By Shamik Paul and Neha Dasgupta
MUMBAI (Reuters) - The RBI said on Monday it will consider all the options available to it to tackle tight liquidity in the market including adjusting banks' cash reserve ratio, and not just confine itself to bond purchases.
"The assumption that OMO (open market operations) will be the preferred tool is wrong, don't go with that assumption," Governor Duvvuri Subbarao said in a conference call with analysts after unveiling the credit policy last Friday.
"We will use all options available to us, depending on how we assess the liquidity situation to be. It could be OMO, it could be CRR (cash reserve ratio), it could be something else."
The RBI kept banks' cash reserve ratio (CRR) steady at 4 percent on Friday while cutting its benchmark policy rate by 25 basis points to 7.25 percent, the lowest level since May 2011.
Expectations of sustained OMOs rose after Subbarao said on Friday "If liquidity is a problem, I think OMOs are as good as CRR, if not better."
To relieve banks from the excessive fund shortage caused mostly due to sluggish government spending, the RBI has bought 1.3 trillion rupees of bonds through its open market operations in 2012/13 fiscal year that ended in March and many economists project the number at around 1.5-1.6 trillion rupees in the current fiscal year.
"OMO expectations went up when the governor made a comment on Friday. Before that we were not expecting OMOs last week because liquidity situation has improved," Manish Wadhawan, Manish Wadhawan, director and head of interest rates at HSBC India.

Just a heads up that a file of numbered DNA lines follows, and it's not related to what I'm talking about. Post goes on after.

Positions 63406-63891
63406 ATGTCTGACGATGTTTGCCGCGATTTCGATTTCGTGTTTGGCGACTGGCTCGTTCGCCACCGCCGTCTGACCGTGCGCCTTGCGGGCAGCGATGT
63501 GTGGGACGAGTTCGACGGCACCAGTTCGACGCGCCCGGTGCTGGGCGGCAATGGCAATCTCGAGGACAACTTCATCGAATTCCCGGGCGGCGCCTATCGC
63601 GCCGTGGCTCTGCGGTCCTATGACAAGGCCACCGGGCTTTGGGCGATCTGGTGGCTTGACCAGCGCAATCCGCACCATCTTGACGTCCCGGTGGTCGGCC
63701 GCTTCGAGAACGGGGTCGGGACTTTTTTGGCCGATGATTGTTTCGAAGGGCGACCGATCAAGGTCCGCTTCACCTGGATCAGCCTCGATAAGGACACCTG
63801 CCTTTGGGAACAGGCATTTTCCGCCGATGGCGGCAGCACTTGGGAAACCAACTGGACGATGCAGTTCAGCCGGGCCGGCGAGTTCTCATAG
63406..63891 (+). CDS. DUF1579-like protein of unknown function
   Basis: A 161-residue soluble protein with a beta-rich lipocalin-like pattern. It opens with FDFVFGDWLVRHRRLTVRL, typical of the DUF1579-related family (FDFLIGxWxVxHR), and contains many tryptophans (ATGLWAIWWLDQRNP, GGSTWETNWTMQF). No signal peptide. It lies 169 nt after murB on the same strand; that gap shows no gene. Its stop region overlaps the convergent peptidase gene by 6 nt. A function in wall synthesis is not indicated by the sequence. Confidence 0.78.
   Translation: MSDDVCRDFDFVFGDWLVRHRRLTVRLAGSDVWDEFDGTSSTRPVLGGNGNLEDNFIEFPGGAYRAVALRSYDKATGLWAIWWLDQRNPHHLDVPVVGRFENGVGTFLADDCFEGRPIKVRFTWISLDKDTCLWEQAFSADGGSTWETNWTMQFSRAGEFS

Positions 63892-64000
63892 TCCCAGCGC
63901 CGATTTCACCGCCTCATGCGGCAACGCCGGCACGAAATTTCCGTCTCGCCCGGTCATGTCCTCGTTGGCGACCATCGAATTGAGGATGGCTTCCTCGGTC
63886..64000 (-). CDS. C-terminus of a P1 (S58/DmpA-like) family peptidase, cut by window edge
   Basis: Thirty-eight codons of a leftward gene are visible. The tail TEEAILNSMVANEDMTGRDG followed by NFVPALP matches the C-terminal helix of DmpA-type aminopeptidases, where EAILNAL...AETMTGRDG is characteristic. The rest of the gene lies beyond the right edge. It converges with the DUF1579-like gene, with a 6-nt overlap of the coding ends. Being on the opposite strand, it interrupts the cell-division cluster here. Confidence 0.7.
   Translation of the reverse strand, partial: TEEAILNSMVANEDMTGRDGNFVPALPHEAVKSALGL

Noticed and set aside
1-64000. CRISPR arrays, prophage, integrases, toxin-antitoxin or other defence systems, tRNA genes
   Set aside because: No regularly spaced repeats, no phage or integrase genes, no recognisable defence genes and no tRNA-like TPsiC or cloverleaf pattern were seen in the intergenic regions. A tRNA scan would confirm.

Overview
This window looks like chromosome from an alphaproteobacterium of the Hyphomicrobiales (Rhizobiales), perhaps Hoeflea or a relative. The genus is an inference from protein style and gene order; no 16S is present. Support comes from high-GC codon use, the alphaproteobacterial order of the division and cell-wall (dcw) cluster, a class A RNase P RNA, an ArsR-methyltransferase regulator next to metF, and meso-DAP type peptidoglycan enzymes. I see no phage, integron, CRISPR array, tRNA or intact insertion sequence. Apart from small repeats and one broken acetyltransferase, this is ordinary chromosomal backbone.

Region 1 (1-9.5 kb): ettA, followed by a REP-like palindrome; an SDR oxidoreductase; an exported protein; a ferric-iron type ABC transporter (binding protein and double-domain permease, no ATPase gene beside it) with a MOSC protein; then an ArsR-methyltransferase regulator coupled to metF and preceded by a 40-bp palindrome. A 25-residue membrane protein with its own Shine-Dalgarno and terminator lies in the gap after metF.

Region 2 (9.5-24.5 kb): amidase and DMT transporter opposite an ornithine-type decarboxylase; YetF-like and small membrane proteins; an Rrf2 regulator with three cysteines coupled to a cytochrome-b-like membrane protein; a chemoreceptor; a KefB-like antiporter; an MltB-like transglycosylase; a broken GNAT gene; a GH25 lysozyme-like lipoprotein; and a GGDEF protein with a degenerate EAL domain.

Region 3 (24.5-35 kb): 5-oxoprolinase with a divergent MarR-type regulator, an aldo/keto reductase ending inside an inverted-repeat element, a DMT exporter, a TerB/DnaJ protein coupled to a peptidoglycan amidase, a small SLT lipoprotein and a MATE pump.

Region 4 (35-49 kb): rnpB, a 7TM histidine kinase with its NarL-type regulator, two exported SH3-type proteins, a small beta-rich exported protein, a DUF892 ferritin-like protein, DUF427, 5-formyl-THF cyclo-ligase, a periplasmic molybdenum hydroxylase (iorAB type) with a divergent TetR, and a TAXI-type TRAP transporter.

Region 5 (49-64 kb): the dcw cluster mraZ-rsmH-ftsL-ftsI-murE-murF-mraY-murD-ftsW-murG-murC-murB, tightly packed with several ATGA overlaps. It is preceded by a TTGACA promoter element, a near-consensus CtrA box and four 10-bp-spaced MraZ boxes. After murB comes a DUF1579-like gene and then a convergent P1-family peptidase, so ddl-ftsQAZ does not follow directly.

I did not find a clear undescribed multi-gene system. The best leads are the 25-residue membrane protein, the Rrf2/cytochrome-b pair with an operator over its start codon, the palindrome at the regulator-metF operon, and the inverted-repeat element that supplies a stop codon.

On Friday, after the close of markets, the RBI said it will buy up to 100 billion rupees of bonds on Tuesday through OMOs.
"The OMOs can still continue. The governor clearly does not want to commit to a particular tool at this point and wants to have the flexibility of using the CRR, if need be," said Anindya Dasgupta, treasurer at Barclays Capital.
Subbarao said that the RBI is in discussion with the government over the auctioning of the government's cash balances with the central bank.
The government's hefty cash holdings, now parked at the central bank, may soon be deposited at commercial banks, sources close to decision making told Reuters in April.
(Editing by Sanjeev Miglani)